Out in force now, those alien invaders Japanese beetles can be found chewing up rose buds, blooms and foliage, hollyhocks, raspberries and even peach tree foliage. Early morning and late afternoon “sweeps” of the garden will find these pests shredding uppermost foliage and inside rose blooms and buds.  While spraying might be effective for those insects present, it is no magic bullet and broad spectrum pesticides often do more damage that good. Even so there are alternatives. Though it seems we have no allies in this ever-increasing battle, there is a small insect, the Tachinid fly that lays its eggs right behind the Japanese beetle’s head. Look for a tiny opaque white dot there, and spare that beetle to enable the parasitic insects to hatch out (increasing their numbers to go on and attack more beetles) and finish off the beetle. tachnid eggs:J. beetle cropped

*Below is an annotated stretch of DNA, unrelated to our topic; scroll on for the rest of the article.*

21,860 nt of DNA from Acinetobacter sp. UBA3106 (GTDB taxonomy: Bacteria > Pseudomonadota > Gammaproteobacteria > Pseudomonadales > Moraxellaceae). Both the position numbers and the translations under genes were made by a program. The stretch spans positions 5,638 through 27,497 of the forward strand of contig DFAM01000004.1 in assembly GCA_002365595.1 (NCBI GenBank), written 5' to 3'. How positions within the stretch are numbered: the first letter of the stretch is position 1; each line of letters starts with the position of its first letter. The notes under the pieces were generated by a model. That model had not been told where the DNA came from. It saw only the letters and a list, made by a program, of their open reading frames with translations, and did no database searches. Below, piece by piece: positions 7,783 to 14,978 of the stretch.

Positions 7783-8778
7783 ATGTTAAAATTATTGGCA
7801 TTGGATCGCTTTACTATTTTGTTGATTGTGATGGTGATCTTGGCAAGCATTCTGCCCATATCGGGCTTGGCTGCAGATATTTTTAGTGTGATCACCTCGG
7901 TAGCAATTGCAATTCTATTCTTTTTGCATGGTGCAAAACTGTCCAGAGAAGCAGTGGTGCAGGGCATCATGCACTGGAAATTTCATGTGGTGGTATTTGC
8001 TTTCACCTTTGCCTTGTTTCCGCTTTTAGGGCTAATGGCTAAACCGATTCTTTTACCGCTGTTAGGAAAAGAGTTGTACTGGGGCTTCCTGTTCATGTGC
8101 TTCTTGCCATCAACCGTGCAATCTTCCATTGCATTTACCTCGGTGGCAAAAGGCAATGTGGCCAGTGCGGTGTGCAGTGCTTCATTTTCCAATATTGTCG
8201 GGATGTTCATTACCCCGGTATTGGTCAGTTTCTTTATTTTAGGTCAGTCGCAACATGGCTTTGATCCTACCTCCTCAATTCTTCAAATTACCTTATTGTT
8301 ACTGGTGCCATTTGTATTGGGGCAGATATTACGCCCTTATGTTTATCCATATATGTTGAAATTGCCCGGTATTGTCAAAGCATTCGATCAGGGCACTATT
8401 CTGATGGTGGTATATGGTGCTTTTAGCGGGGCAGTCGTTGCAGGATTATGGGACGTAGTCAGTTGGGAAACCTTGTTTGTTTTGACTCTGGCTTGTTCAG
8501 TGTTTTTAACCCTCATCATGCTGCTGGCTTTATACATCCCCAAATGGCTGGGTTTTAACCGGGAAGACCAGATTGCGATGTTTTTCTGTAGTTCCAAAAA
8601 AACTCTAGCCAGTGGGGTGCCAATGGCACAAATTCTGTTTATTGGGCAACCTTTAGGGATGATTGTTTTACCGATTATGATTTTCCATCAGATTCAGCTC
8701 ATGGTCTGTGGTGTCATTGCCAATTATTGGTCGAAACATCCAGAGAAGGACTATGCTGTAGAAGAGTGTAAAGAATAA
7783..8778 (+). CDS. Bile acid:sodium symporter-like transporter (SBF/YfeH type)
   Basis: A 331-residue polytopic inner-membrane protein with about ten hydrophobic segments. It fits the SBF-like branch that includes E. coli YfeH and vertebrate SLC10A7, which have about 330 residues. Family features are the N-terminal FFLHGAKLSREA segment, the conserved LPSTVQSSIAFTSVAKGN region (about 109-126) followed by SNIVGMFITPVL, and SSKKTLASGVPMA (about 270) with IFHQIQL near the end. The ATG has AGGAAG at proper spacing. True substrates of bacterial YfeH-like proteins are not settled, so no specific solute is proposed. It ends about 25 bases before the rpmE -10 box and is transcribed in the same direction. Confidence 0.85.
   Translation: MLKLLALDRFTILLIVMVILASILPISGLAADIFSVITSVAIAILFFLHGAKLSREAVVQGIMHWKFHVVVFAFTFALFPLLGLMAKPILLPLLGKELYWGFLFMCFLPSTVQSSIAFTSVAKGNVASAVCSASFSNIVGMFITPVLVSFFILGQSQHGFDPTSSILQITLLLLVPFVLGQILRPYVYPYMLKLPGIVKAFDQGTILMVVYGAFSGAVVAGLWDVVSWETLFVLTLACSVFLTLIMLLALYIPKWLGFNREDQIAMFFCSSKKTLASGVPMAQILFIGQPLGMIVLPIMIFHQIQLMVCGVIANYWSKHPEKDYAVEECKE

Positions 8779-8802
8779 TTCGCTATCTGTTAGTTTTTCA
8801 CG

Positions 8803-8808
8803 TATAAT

If you see no white spot, you have a couple options. Working quickly (for Japanese beetles have the annoying habit of dropping to the ground when they sense danger and cannot be seen once there, or they fly away) either squash them with your fingers (Ick! But they don’t bite) or take a widemouth jar half full of water with a few drops of dish detergent with you, and lightly tap the beetles into the jar where they will eventually drown. If you do this faithfully for the next few weeks, you should be able to reduce the damage and beetle populations. Happy hunting.

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